His company described them as "two new routes for unprecedented immersion in the heart of the Starck universe, and a way for the designer to be always closer to his sentimental tribe."
The move marks a turnaround for the 67-year-old designer, who has previously eschewed social media and poured scorn on digital culture.
"This idea of living everything through a 2D screen, it's no life," he said in an interview with Dezeen last year. "I think it's really dangerous."
"People now record everything they do," he added, claiming that reliance on digital devices would destroy human memory.
"That means perhaps in two generations we shall have no more than software of memory. Why try to remember?"
"It's sick and the damage will be astonishing," he added. "Nobody will ever see the pictures again. That means it's erased. It's not in the brain, it's perhaps in the cloud but nobody will go to see the cloud."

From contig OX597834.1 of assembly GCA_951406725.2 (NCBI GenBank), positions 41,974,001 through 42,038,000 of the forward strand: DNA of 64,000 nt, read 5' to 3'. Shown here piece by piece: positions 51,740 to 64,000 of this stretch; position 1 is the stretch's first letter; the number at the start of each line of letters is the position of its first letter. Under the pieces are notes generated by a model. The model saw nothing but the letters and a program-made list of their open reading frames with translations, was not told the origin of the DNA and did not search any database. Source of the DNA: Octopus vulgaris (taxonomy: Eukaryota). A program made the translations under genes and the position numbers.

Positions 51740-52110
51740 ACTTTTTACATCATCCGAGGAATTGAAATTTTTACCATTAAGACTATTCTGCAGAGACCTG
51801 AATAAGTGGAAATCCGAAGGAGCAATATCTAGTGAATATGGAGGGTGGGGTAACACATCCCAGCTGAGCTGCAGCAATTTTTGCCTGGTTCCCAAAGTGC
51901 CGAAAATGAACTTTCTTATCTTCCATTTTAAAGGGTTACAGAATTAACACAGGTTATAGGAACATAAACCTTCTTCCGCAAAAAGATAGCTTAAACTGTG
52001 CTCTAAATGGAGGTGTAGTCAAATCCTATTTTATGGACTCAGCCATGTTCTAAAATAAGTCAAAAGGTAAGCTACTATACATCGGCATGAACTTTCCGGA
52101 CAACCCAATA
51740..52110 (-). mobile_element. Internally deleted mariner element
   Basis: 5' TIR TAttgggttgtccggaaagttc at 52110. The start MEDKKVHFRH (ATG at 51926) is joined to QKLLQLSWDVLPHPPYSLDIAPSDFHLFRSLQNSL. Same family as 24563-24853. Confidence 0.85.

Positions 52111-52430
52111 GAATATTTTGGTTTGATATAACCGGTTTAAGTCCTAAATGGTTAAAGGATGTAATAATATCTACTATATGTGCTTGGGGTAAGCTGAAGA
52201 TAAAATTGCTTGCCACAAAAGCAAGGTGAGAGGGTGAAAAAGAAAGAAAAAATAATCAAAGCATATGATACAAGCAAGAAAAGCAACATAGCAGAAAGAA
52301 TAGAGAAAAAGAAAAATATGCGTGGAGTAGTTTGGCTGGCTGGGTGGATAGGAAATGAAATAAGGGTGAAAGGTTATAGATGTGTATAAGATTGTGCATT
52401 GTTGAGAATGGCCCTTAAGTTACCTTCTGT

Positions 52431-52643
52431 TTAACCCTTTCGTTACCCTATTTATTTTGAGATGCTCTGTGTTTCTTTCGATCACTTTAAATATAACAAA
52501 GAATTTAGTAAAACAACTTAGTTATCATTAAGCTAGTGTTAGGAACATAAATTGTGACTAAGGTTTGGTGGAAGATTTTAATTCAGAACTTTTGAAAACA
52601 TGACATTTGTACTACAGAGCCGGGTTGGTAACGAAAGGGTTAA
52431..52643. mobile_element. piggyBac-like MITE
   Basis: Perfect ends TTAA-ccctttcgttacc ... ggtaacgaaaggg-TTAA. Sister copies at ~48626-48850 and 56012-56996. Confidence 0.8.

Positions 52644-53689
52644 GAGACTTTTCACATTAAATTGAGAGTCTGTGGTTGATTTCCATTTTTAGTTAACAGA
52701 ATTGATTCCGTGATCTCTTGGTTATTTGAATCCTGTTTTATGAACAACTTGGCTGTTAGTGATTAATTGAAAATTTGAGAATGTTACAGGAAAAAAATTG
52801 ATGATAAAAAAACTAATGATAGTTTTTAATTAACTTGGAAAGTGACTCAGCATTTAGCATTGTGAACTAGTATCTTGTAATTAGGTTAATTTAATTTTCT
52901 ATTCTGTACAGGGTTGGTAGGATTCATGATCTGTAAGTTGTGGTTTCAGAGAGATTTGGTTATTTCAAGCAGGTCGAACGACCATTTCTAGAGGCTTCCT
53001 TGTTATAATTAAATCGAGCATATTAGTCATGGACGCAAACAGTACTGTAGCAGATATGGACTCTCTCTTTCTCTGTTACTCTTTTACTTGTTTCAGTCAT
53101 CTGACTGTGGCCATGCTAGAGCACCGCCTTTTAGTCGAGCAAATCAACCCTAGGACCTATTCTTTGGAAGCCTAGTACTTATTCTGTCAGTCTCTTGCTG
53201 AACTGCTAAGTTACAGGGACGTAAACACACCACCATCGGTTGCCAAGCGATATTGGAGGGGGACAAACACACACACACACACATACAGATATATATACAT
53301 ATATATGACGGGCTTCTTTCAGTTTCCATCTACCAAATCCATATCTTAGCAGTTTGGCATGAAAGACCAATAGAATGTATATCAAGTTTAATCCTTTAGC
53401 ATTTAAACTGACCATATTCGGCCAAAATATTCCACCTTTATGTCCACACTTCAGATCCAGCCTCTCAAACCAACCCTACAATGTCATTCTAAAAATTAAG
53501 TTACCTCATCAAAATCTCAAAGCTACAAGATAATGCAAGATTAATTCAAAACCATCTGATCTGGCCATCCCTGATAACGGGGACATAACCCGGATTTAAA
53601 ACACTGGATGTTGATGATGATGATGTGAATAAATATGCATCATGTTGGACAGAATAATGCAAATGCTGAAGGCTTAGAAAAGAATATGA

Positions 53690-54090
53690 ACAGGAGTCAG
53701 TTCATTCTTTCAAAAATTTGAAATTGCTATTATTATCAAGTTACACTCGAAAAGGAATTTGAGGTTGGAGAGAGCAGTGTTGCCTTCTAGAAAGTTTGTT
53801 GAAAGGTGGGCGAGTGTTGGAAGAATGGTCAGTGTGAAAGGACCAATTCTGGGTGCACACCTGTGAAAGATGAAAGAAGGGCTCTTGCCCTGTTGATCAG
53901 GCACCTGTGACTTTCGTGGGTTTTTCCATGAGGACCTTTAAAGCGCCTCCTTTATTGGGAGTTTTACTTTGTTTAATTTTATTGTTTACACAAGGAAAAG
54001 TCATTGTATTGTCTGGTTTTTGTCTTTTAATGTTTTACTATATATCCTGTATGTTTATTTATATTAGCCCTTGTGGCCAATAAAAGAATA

Starck made his comments in Milan during the furniture fair last year, where he was one of several designers to speak out about the intrusive nature of social media.
Fellow designer Patricia Urquiola said that bloggers and Instagrammers were turning fairs such as Salone del Mobile into "a kind of wild west" while Konstantin Grcic said designers were becoming "cattle that are pushed around."
Starck's company plans to use its new social media accounts to update followers with news, behind-the-scenes imagery and designs from his archive.
The Frenchman is one of the most prolific living designers, and is best known for products including the Juicy Salif lemon squeezer and the Louis Ghost chair.
Although he is best known for designing interiors, furniture and products, he has also completed a series of architectural projects, including a collection of prefabricated, low-energy homes and a cultural centre in Bilbao.